Test-Retest Reliability and Convergent Validity of a Computer Based Hand Function Test Protocol in People with Arthritis

Cynthia S. Srikesavan1, Barbara Shay 2, Tony Szturm2, *
1 Faculty of Graduate Studies, University of Manitoba, Winnipeg, Canada
2 Department of Physical Therapy, College of Rehabilitation Sciences, Faculty of Health Sciences, University of Manitoba, Winnipeg, Canada

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© Srikesavan et al.; Licensee Bentham Open.

open-access license: This is an open access article distributed under the terms of the Creative Commons Attribution License (, which permits unrestrictive use, distribution, and reproduction in any medium, provided the original work is properly cited.

* Address correspondence to this author at the Department of Physical Therapy, College of Rehabilitation Sciences, University of Manitoba, Winnipeg, Canada; Tel: 1-(204) 787-4794; Fax: 1-(204) 789-3927; E-mail E-mail:


Objectives: A computer based hand function assessment tool has been developed to provide a standardized method for quantifying task performance during manipulations of common objects/tools/utensils with diverse physical properties and grip/grasp requirements for handling. The study objectives were to determine test-retest reliability and convergent validity of the test protocol in people with arthritis.

Methods: Three different object manipulation tasks were evaluated twice in forty people with rheumatoid arthritis (RA) or hand osteoarthritis (HOA). Each object was instrumented with a motion sensor and moved in concert with a computer generated visual target. Self-reported joint pain and stiffness levels were recorded before and after each task. Task performance was determined by comparing the object movement with the computer target motion. This was correlated with grip strength, nine hole peg test, Disabilities of Arm, Shoulder, and Hand (DASH) questionnaire, and the Health Assessment Questionnaire (HAQ) scores.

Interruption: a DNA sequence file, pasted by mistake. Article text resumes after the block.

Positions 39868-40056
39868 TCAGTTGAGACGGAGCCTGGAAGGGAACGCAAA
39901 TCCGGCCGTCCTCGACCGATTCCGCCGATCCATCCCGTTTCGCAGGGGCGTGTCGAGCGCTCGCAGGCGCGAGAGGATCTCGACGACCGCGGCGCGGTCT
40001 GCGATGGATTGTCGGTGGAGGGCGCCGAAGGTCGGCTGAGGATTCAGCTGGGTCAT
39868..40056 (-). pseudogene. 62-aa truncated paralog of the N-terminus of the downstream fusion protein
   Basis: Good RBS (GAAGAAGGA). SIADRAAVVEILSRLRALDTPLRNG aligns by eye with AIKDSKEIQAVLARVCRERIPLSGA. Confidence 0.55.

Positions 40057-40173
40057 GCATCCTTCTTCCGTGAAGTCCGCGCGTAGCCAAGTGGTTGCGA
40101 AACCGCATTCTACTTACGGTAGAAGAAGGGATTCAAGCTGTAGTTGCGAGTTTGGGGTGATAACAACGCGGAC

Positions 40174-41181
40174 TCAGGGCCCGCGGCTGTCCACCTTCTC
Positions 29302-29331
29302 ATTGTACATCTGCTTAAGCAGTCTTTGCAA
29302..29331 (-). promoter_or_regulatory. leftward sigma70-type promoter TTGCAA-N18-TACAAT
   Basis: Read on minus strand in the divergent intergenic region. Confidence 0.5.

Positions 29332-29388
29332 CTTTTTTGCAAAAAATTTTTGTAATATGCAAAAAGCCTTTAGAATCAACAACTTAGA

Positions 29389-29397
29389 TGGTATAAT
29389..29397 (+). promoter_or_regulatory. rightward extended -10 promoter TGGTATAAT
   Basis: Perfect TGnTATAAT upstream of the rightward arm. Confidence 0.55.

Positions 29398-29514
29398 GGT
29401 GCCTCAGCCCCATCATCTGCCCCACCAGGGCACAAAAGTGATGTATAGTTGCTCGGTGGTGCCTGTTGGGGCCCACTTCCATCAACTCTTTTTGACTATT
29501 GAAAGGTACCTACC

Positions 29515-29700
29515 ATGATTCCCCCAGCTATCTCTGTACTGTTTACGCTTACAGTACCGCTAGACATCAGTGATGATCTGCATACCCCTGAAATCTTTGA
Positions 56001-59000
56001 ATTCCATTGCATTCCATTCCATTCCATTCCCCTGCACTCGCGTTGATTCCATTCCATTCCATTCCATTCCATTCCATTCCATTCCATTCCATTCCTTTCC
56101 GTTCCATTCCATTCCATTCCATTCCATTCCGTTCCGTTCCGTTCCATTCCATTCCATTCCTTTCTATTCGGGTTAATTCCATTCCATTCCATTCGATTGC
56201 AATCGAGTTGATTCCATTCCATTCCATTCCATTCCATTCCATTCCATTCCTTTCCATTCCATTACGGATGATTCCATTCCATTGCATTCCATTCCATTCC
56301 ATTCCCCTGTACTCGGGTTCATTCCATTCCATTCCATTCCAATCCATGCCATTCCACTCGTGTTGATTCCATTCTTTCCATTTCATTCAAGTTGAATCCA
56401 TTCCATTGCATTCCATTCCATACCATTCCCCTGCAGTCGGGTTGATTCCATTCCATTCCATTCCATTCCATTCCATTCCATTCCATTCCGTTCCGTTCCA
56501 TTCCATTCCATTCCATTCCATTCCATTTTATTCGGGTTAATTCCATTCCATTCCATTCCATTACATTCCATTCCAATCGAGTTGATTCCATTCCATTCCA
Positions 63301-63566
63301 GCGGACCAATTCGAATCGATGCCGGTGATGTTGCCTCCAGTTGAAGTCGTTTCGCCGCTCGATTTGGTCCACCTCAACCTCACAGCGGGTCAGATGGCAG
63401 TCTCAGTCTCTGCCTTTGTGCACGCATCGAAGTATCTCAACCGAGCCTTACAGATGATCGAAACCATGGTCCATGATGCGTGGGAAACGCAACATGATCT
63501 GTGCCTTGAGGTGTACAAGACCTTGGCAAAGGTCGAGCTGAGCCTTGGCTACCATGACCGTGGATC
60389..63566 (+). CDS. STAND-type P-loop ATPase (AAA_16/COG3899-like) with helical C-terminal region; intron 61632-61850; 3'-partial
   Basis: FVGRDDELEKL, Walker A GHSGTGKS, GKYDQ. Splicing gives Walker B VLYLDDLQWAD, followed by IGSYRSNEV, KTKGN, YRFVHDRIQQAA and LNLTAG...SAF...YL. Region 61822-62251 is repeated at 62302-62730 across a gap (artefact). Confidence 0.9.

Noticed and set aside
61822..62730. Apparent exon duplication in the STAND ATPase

Results: The test protocol indicated moderate to high test-retest reliability of performance measures for three manipulation tasks, intraclass correlation coefficients (ICCs) ranging between 0.5 to 0.84, p<0.05. Strength of association between task performance measures with self- reported activity/participation composite scores was low to moderate (Spearman rho <0.7). Low correlations (Spearman rho < 0.4) were observed between task performance measures and grip strength; and between three objects’ performance measures. Significant reduction in pain and joint stiffness (p<0.05) was observed after performing each task.

Conclusion: The study presents initial evidence on the test retest reliability and convergent validity of a computer based hand function assessment protocol in people with rheumatoid arthritis or hand osteoarthritis. The novel tool objectively measures overall task performance during a variety of object manipulation tasks done by tracking a computer based visual target. This allows an innovative method of assessing performance than considering the time taken to complete a task or relying on subjective measures of self-reports on a limited range of objects and tasks covered. In addition, joint pain and stiffness levels before and after a manipulation task are tracked, which is lacking in other hand outcome measures. Performance measures during a broad range of object manipulation tasks relate to many activities relevant to life role participation. Therefore, task performance evaluation of common objects, utensils, or tools would be more valuable to gauge the difficulties encountered in daily life by people with arthritis. Future studies should consider a few revisions of the present protocol and evaluate a number of different objects targeting strength, fine, and gross dexterity based tasks for a broader application of the tool in arthritis populations.

Keywords: Arthritis, grip strength, hand function, object manipulations, questionnaires, task performance.